1. The worst question to ask is this? Really? I can think of worse questions.

    A prospective resident having an interest in maintaining physical health is something that should be celebrated. We see our fair share of out-of-shape-metabolic-syndrome-having physicians. Why are the people who push their patients to take better care of themselves also the ones who look like they're one hamburger away from needing bypass surgery?

    Maybe this person is willing to sacrifice one hour of sleep to get in a good workout. Maybe this person can also get by with just 4 hours of sleep like your former coresident but instead of spending 4 hours on writing abstracts, he just needs 3 so that he can spend that 4th hour taking care of his body. Residency is all about making these types of sacrifices....who are you (generic you) to decide what sacrifice is more important than the other?

    Have you been nestled in your cocoon for so long that you've forgotten that residents are poor? My guess is he wanted to see if he could be a part of a free gym instead of shelling out hundreds of dollars in fees.

    I see nothing wrong with that question

    1. Ok, worst may be a bit of a hyperbole but to these ears it still comes across as shallow and self centered.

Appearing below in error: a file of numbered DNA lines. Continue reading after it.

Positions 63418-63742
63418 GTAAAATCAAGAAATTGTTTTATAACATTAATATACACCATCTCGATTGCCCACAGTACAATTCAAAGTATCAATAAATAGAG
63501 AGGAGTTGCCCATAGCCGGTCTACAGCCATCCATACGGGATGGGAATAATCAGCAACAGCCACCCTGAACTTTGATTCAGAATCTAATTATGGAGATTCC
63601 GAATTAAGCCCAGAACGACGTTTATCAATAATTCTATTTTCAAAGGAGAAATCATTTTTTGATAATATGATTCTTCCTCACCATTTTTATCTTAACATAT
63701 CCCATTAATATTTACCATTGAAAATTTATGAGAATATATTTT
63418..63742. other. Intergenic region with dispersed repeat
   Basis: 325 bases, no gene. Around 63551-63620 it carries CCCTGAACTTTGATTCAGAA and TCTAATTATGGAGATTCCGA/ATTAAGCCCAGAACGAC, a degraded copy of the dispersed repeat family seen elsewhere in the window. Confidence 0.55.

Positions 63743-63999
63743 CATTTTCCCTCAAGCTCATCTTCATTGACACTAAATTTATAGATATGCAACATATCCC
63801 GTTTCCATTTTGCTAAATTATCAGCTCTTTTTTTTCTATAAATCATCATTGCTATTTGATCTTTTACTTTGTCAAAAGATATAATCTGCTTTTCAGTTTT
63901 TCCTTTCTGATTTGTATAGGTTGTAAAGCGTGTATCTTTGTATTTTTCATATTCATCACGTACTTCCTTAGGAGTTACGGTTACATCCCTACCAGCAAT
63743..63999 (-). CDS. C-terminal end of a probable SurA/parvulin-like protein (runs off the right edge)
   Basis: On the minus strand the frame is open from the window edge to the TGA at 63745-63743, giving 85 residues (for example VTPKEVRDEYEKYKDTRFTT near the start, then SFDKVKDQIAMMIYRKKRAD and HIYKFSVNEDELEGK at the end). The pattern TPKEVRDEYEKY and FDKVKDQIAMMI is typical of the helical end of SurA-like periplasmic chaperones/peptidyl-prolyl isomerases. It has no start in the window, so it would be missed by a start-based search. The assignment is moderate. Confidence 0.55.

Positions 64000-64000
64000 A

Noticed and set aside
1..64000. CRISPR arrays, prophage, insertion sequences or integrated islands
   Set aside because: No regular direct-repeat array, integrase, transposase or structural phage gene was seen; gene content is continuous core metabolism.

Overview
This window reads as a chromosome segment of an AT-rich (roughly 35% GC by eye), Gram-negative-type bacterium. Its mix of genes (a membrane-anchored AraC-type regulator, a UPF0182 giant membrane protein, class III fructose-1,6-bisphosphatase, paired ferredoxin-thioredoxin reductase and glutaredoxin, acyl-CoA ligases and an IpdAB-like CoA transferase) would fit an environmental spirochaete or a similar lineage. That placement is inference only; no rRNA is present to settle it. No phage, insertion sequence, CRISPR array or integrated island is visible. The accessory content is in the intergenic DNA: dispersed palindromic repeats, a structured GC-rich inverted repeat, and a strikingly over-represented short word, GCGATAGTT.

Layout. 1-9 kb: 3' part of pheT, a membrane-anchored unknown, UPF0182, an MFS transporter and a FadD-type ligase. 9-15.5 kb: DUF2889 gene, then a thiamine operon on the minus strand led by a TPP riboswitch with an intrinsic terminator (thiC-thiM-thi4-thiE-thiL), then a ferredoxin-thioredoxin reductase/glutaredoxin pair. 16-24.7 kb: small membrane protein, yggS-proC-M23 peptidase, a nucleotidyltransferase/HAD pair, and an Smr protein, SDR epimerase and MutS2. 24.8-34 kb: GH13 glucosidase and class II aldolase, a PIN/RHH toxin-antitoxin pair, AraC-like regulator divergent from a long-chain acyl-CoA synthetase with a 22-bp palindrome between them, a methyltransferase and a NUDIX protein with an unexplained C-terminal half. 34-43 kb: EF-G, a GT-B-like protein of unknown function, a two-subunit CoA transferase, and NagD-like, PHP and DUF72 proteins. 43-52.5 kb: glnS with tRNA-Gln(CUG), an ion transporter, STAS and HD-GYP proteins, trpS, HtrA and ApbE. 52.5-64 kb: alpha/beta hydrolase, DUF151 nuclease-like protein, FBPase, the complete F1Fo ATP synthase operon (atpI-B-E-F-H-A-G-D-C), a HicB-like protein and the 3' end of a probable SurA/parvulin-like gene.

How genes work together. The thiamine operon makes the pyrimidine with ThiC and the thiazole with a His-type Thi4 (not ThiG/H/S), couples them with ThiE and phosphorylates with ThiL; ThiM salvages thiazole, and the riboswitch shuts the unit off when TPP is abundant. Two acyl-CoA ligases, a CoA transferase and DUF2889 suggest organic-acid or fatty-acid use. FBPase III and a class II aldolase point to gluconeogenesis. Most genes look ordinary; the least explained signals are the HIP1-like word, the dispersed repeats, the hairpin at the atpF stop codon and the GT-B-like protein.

2. I agree with the first commenter. Different people have different priorities and are willing to make sacrafices for these priorities. I believe, along with many others, that maintaining your physical health makes you a better resident and therefore a better physician. Spending 4 hours out of a 168 hour week to maintain proper physical health seems very reasonable to me.

  2. Seems like fine question to me. Exercise is pretty important.

  3. I think the idea of exercising and the desire to do so are fine, but asking about workout facilities while on a tour seems gauche. Ask if they have a simulator lab, etc.

  4. Some pretty interesting thoughts in the post and comments. It is important to remember what your priorities are when you're interviewing, though.

  5. Sounds like someone needs to exercise...

  6. Lazy Anesthesia ResidentJanuary 8, 2016 at 12:18 PM

    This question seems pretty innocuous. In fact, someone who is dedicated enough to keep up with their gym schedule will likely show good work ethic.

  7. We have a resident in our program who is obsessed with bulking up, and to be honest he's a great leader in the OR, great in a crisis, and always available to give advice. He killed his ITE too. I think his lifestyle (gym every day at 3am) keeps him disciplined. I, on the other hand, am metabolically lucky so I haven't touched anything heavy since residency started. But I cant help but wonder if my vagal tone, physical resiliency, ability to respond to stress, would be better if I were at least lifting weights. As it is, I do try to sleep 6 hours a night, but lately have been doing a lot of transplants and I might not have actually needed that.